As you plan your trip consider this. Figure on averaging 5 knots.

37 miles to Pautuxet River and Solomons
43 miles to Severn River and Annapolis
40 Miles to Sassafras and Sailing Associates

22 miles to Chesapeake City
62 miles to Cape May
35 miles to Atlantic City
32 milkes to Barnegat


Rock Hall is only 20 miles from Annapolis so if you get that far in two days its worth it to push further north to the Sassafras or even Chesapeake City



Chesapeake City is really not an ideal spot. Rock Hall/ Worton/ Sassafrass all have really good marinas with lift outs. You can stop in Chesapeake City overnight and get a wall dockage the time of year you are going which isnt too bad. Or you go through the Canal and anchor behind Reedy sland on the Delaware and take a shorter 45 miles trip to Cape May

You can easily make Cape May in one day motoring down the Delaware with the current. You will also fit under the bridge in the Cape May Canal so no problem there.

The Jersey Coast. Cape May, Absecon ( Atlantic City) Barnegat ( dangerous but doable) and Maesquan are the ONLY onlets I would attempt. Little Egg Harbor Inlet is major trecherous, especially to a sailboat. The shoals which are numerous shift daily and are marked by balls in the water the Coast gaurd moves continuously. I would not attempt this as an entrance to get to Great Bay. There is a winding intercoastal from Atlantic City to Barnegat Bay that is mostly for powerboaters, but is doable in a shoal sailboat like you have. There are a number of members on here that have taken it and could help you out with that. Barnegat is also a possibility and is not bad if you know where you are going and the wind is not out of the NE.

Cape May to Atlantic City is one day and 1 day more to Barnegat Bay either way you go.

When if you get to this stage let me know and I can help you plan. Also the cost of trucking it will be a lot more than bringing it yourself and the trip is not that daunting in a 31 ft boat.
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Last edited by chef2sail; 02-07-2013 at 11:39 PM.
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  #76  
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Re: For a family of 4 - Islander 28 vs Catalina 30

Thanks! I was playing around with Active Captain and setting routes. I was trying to keep it to 50/60 NM/day.

If I grab a wall spot in Chesapeake City, is there a limit to how long I can stay? I looked at an S2 at a marina in Chesapeake City a few weeks ago. The marina was off the canal, but I had considered hanging out there for the few weeks. It would set me back maybe half an hour or so, so not really that bad, and if it gave me the ability to not have to worry about getting kicked out/set adrift, then I thought it might be a good solution.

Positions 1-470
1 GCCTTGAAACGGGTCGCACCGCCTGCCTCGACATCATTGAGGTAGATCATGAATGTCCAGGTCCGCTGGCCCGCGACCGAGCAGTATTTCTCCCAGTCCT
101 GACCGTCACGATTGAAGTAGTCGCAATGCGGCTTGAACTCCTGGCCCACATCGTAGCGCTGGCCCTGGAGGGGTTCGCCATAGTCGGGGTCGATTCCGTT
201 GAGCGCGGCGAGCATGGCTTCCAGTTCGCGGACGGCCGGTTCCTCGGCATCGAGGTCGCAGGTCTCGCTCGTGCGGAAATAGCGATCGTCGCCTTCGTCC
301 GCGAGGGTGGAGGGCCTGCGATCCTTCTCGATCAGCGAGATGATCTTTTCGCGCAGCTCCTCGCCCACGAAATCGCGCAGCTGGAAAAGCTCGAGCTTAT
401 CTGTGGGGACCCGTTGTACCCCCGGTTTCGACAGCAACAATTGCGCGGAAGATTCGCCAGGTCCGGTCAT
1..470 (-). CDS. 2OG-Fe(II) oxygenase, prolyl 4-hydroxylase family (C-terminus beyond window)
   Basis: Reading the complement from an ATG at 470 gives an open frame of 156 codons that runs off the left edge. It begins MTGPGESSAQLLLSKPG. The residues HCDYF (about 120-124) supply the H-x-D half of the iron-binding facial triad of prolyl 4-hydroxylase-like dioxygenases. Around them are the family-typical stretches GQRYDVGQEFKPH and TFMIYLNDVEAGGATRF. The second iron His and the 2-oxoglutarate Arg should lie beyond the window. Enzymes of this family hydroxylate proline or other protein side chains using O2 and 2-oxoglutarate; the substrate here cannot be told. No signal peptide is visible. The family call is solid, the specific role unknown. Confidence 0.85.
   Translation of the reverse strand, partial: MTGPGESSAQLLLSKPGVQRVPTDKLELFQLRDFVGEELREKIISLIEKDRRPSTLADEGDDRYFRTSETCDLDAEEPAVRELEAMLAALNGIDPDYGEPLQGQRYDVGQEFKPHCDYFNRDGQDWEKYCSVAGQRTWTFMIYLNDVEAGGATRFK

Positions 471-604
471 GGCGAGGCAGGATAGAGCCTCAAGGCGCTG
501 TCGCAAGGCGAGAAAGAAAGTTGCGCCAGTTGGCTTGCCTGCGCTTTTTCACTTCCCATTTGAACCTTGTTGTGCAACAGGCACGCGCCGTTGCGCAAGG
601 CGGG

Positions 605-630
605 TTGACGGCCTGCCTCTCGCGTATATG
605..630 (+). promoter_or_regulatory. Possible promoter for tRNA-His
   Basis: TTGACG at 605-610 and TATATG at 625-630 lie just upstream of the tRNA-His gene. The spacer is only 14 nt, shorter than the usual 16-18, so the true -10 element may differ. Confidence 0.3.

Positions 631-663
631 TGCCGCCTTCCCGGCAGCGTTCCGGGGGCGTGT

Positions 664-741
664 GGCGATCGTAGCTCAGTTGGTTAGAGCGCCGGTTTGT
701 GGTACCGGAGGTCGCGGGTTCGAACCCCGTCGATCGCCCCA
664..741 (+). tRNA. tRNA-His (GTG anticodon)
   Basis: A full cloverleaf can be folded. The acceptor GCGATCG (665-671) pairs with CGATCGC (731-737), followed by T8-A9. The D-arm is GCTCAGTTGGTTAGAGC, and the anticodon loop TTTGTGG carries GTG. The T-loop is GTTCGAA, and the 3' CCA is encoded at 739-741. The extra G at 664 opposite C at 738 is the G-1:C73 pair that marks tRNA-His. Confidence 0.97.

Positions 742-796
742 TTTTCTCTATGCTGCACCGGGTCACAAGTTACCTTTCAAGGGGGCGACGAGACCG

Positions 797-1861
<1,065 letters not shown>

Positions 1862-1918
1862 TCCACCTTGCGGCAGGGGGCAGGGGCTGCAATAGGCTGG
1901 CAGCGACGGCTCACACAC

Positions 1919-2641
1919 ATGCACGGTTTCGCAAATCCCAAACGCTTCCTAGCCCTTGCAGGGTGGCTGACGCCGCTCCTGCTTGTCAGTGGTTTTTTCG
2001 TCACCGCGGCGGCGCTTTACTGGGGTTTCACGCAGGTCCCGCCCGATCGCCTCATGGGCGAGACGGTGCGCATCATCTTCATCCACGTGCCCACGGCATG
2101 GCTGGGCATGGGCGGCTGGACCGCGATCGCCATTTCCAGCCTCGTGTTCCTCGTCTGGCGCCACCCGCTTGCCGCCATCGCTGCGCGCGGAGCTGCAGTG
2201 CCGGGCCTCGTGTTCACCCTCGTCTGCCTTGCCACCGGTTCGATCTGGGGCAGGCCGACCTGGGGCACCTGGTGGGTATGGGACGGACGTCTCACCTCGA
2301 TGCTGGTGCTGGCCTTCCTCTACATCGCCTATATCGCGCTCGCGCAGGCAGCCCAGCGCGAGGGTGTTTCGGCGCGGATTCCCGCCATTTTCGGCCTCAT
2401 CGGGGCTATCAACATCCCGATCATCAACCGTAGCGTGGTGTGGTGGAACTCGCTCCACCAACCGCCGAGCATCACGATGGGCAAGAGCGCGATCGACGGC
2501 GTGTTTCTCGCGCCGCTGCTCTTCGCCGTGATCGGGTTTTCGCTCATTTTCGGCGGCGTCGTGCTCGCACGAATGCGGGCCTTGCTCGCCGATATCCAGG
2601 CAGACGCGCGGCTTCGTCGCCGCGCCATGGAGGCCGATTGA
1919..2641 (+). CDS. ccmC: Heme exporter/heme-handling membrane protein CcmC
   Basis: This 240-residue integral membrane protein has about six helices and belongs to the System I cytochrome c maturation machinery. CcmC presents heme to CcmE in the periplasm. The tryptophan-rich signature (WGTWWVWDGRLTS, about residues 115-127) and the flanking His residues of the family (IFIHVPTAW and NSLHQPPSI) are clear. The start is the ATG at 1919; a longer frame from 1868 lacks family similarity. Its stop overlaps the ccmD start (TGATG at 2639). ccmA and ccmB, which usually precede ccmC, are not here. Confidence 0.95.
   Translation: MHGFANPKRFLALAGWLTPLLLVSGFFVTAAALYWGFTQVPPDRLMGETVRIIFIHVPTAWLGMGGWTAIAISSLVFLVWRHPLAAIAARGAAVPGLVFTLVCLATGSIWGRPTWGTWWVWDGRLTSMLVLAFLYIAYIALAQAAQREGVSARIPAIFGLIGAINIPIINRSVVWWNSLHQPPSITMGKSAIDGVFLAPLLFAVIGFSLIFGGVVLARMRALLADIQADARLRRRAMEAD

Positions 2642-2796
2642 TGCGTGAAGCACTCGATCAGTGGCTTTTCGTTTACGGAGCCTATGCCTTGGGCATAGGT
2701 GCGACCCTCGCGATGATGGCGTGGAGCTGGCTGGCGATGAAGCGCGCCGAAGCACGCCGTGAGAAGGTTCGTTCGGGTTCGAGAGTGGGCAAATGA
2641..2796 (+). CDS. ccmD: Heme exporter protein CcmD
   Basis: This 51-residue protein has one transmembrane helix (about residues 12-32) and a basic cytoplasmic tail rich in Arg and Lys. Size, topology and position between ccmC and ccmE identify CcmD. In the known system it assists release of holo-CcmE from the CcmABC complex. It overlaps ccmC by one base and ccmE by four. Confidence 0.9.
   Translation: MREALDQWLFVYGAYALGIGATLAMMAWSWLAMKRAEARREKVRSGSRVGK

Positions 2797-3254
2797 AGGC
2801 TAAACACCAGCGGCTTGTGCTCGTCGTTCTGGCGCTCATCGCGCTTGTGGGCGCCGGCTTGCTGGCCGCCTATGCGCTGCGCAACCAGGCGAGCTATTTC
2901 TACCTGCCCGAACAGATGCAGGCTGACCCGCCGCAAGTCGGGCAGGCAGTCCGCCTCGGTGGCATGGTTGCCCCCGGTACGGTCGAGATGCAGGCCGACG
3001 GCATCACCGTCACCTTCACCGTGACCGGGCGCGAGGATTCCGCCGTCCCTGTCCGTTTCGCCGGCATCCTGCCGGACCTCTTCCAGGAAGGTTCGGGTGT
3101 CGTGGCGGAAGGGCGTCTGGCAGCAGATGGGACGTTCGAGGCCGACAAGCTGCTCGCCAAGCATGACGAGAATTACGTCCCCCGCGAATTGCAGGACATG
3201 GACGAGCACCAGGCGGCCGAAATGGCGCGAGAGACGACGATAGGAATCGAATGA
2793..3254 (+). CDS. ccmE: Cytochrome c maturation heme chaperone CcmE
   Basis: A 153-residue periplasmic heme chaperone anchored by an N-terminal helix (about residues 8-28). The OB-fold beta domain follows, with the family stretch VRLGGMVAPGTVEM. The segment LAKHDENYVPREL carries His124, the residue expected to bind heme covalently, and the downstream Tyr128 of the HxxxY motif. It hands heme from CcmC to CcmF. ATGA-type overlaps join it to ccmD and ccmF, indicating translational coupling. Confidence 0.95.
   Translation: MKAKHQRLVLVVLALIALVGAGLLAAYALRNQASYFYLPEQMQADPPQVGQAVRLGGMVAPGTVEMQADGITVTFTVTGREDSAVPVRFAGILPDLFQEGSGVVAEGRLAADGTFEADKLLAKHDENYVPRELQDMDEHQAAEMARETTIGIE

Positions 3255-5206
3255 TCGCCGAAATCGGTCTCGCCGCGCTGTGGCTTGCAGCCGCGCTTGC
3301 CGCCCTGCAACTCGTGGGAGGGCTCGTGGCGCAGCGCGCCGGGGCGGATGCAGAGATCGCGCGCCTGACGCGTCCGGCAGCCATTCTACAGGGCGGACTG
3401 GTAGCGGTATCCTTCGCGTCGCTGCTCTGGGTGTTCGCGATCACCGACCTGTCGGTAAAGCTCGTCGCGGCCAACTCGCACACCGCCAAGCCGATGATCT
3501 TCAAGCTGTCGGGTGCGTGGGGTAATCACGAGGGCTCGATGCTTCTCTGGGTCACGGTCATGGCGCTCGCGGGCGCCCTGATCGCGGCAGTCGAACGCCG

I'm leaning heavily toward, assuming the weather is cooperative, jumping from Cape May to Atlantic City via the ocean, then coming in that inlet (looks wide and well dredged) and making the slog up the ICW to Great Bay. I'll probably grab a transient slip at Great Bay, in part because my wife and kids could easily meet me that evening (as opposed to being out on the island). If the weather is good, my boys could even stay with me that night, then we sail up to the marina the next day. It would be a long ride, but they might enjoy it.
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  #77  
Old 02-08-2013
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Re: For a family of 4 - Islander 28 vs Catalina 30

Congratulations on finding a boat!

Quote:
Originally Posted by chef2sail View Post
If you stop evenings figure on a week home through the Chessie. If you go outside 2-3 days, but this time of year outside with a unknown boat could be difficult. Once you get her get unlimited Boat US towning.
+1 on TowBoat US.

I'd recommend against going outside. On the trip home problems will crop up. In the Bay you can always duck into a marina and deal with them. Once you go outside you're committed. We did this trip when we bought our boat, starting from Cutty Sark Marina in Little Creek. We lost the jib in a squall (UV rot at the head of the sail) and had some engine problems when sediment in the diesel tank got stirred up in the Delaware Bay.

I'd also figure on an average of four knots boat speed. We pushed it to try and do the trip in five days and ended up coming into marinas after dark every night which really upped the stress level. Being conservative in estimating your boat speed means you'll be tied up for cocktails when we were trying to spot unlighted day marks.

If you have the chance to do some day sails before the trip home I'd absolutely recommend it. It will help find and shake out any bugs.